My second question is: what did the sources mean by “romantic” in both sentences? Did they mean a physical, sexual relationship or an overly friendly relationship in which Senator McCain and Vicki Iseman had romantic feelings for each other? The first is obviously a more serious charge than the second, especially since Senator McCain was married to his current wife, Cindy, during the 2000 campaign. I find the term “romantic” ambiguous in the article and think the Times should clarify what their sources actually meant.

My last question is: why did the article discuss the relationship with Ms. Iseman in the second paragraph?  As I indicated above, I do not think that the main point of the article was to charge Senator McCain with sexual improprieties or even with inappropriate relationships with Ms. Iseman or other lobbyists.  I think the main point was that the Senator has often failed to realize that his relationships with lobbyists can create a perception of hypocrisy given his frequent criticisms of other politicians on this issue and his promotion of tighter campaign finance rules.  By writing about McCain’s relationship with Ms. Iseman at the beginning of the article, the Times gave this aspect of their article more focus than they should have.  If the article had started by indicating that McCain has a history of relationships with lobbyists and has sometimes failed to realize the consequence of these relationships and had then put the details about his relationship with Ms. Iseman in the middle of the story (on page A19), I think there would have been much less fuss about this article.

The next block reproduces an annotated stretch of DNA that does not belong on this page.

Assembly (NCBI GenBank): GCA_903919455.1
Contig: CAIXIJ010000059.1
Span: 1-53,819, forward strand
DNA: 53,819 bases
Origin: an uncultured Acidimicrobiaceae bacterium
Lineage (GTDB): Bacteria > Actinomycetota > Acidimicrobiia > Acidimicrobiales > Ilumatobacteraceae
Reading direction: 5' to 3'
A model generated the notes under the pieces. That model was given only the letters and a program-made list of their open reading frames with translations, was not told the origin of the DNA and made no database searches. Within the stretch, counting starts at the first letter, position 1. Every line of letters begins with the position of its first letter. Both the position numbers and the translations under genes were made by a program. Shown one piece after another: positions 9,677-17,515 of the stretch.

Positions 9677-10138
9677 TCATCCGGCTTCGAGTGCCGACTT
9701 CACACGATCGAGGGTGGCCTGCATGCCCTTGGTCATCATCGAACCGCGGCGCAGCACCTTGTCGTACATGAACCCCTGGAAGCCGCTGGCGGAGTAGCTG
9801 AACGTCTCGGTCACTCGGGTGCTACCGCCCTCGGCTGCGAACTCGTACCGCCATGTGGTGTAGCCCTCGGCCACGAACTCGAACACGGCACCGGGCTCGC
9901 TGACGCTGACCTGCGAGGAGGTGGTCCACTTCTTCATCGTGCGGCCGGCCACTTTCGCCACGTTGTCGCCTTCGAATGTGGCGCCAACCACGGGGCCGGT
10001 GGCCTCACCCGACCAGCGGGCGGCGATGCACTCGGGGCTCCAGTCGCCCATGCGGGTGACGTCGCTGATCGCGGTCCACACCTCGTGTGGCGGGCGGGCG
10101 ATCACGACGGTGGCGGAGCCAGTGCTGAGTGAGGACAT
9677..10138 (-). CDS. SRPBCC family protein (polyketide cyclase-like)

One more detail that I found interesting about this story is the picture of Ms. Iseman.  The printed edition of the paper used a picture of her cropped to just show her face, neck, and shoulders, but the online version of the article cropped the same picture to show more of her torso making it clear that she is wearing a ball gown.  Many people including TV commentators  attacked the Times for this choice of picture referring specifically to Ms. Iseman’s ball gown (suggesting that they had only seen the online version of the story).  Bill Keller, the Executive Editor of the paper, wrote about this in a “Talk to the Newsroom” article on the Times website, indicating that the picture of Ms. Iseman was the only one they could find from a legitimate, licensable  source (Getty Images).  He wrote that the Times “cropped the picture to show only her face” in the printed version of the story while acknowledging that the photo on the website showed her head and torso.  Looking at the actual printed page, it is clear that the picture had to be cropped to just show her face and shoulders in order to fit; the website apparently did not have the same space constraint, so a larger cropping was used.  If the Times did want to avoid a depiction of Ms. Iseman that showed her ball gown, then it should have used the same head and shoulders version of the picture in both locations.